Blog | Wednesday, April 4, 2012

QD: News Every Day--Medical societies release top-five lists of overused medical tests

Nine leading physician specialty societies including ACP have identified the top-five overused tests or procedures in their respective fields (45 in all).

ACP's lists includes:
1) No screening exercise electrocardiogram testing in individuals who are asymptomatic and at low risk for coronary heart disease. In asymptomatic individuals with a less than 10% 10-year risk, it doesn't improve patient outcomes.
2) No imaging studies in patients with non-specific low back pain. It doesn't improve outcomes if a physical exam doesn't pick up on a reason.
3) No brain imaging studies (CT or MRI) when evaluating simple syncope and a normal neurological examination. The likelihood of a central nervous system cause is extremely low and patient outcomes are not improved with brain imaging studies.
4) In patients with low pretest probability of venous thromboembolism (VTE), obtain a high-sensitive D-dimer measurement as the initial diagnostic test; don't obtain imaging studies as the initial diagnostic test. As defined by the Wells prediction rules, a negative high-sensitivity D-dimer measurement effectively excludes VTE.
5) Don't obtain preoperative chest radiography in the absence of a clinical suspicion for intrathoracic pathology. In the absence of cardiopulmonary symptoms, preoperative chest radiography rarely provides any meaningful changes in management or improved patient outcomes.

The societies' lists are part of the American Board of Internal Medicine Foundation's Choosing Wisely campaign, which highlights specific, evidence-based recommendations physicians and patients should discuss.

Some of the other groups' lists include:
American Academy of Allergy, Asthma & Immunology
1) No immunoglobulin G (IgG) testing or an indiscriminate battery of immunoglobulin E (IgE) tests to evaluate allergies.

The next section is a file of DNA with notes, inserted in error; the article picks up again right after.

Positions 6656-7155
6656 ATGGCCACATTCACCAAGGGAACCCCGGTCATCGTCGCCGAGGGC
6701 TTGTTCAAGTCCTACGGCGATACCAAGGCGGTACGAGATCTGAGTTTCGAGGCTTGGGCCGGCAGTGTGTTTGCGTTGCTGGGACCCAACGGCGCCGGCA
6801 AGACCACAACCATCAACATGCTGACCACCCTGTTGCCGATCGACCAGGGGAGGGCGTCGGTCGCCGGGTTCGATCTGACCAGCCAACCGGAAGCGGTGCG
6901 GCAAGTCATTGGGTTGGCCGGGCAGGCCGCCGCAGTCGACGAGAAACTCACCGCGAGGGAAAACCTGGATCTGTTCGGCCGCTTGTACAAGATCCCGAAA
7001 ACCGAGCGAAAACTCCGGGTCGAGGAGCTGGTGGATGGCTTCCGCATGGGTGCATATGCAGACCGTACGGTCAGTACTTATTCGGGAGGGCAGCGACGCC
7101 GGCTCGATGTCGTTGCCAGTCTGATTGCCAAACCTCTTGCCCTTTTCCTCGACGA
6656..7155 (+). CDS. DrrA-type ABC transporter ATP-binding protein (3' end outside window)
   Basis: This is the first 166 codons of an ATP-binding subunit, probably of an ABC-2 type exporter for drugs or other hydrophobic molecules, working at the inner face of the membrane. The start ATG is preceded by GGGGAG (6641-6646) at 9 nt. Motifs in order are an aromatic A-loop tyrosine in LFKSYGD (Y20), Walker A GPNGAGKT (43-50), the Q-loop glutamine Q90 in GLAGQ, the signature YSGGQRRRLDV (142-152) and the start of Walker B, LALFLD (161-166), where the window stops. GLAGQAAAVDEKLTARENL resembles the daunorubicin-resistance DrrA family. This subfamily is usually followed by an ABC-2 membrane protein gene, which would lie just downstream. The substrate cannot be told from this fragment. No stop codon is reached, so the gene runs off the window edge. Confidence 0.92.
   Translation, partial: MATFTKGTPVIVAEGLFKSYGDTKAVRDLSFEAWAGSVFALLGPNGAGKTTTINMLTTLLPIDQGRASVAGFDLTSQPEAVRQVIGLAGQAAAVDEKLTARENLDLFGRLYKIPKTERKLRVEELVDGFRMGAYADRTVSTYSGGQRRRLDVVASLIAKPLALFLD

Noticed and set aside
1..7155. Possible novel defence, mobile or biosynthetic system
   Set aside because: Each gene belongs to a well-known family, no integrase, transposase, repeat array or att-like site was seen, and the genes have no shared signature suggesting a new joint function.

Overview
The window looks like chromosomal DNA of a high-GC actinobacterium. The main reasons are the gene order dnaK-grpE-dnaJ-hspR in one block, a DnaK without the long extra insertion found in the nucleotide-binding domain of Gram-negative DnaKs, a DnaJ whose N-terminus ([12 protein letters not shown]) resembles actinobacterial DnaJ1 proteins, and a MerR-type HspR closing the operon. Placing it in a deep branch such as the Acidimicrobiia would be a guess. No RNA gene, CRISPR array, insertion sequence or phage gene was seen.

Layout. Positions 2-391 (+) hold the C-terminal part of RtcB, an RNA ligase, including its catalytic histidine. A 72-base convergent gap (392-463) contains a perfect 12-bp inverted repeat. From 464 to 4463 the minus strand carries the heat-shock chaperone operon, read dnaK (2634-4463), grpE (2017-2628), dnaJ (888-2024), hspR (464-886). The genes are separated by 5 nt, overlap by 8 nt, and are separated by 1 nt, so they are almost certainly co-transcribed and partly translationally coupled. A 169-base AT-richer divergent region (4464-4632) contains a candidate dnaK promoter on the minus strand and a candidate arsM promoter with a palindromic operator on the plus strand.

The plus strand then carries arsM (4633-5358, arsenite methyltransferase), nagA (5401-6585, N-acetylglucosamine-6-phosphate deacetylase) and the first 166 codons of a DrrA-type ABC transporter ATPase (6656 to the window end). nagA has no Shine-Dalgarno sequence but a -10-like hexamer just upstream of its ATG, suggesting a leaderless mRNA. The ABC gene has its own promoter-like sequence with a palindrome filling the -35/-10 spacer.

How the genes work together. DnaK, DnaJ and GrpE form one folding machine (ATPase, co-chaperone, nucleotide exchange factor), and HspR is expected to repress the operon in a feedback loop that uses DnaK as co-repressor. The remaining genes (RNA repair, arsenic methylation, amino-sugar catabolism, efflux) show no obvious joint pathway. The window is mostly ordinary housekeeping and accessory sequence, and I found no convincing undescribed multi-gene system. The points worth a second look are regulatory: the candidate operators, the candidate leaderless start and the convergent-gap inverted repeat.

2) No sinus computed tomography or indiscriminately prescribed antibiotics for uncomplicated acute rhinosinusitis.
3) No routine diagnostic testing in patients with chronic urticaria.
4) Don't recommend replacement immunoglobulin therapy for recurrent infections unless there's an impaired antibody responses to vaccines.
5) Don't diagnose or manage asthma without spirometry.

American Academy of Family Physicians
1) No imaging for low back pain within the first six weeks, unless red flags are present.
2) Don't routinely prescribe antibiotics for acute mild-to-moderate sinusitis unless symptoms last for seven or more days, or symptoms worsen after initial clinical improvement.
3) No dual-energy X-ray absorptiometry screening for osteoporosis in women younger than 65 or men younger than 70 with no risk factors.
4) Don't order annual electrocardiograms or any other cardiac screening for low-risk patients without symptoms.
5) Don't perform Pap smears on women younger than 21 or who have had a hysterectomy for non-cancer disease.

American College of Cardiology
1) Don't perform stress cardiac imaging or advanced non-invasive imaging in the initial evaluation of patients without cardiac symptoms unless high-risk markers are present.
2) Don't perform annual stress cardiac imaging or advanced non-invasive imaging as part of routine follow-up in asymptomatic patients.
3) Don't perform stress cardiac imaging or advanced non-invasive imaging as a pre-operative assessment in patients scheduled to undergo low-risk non-cardiac surgery.
4) Don't perform echocardiography as routine follow-up for mild, asymptomatic native valve disease in adult patients with no change in signs or symptoms.
5) Don't perform stenting of non-culprit lesions during percutaneous coronary intervention for uncomplicated hemodynamically stable ST-segment elevation myocardial infarction.

Besides these groups, other organizations include American College of Radiology (no imaging for uncomplicated headache), American Gastroenterological Association (give the lowest dose of long-term acid suppression therapy needed), American Society of Clinical Oncology (no cancer-directed therapy for solid tumor patients with certain characteristics), American Society of Nephrology (no routine cancer screening for dialysis patients with limited life expectancies without signs or symptoms), and American Society of Nuclear Cardiology (no stress cardiac imaging or coronary angiography in patients without cardiac symptoms unless high-risk markers are present).

Eight more specialty societies will release lists in fall 2012: American Academy of Hospice and Palliative Medicine, American Academy of Otolaryngology-Head and Neck Surgery, American College of Rheumatology, American Geriatrics Society, American Society for Clinical Pathology, American Society of Echocardiography, Society of Hospital Medicine, and Society of Nuclear Medicine.

11 consumer organizations will join Consumer Reports to help disseminate information and educate patients on making wise decisions, including AARP, Service Employees International Union and the Wikipedia community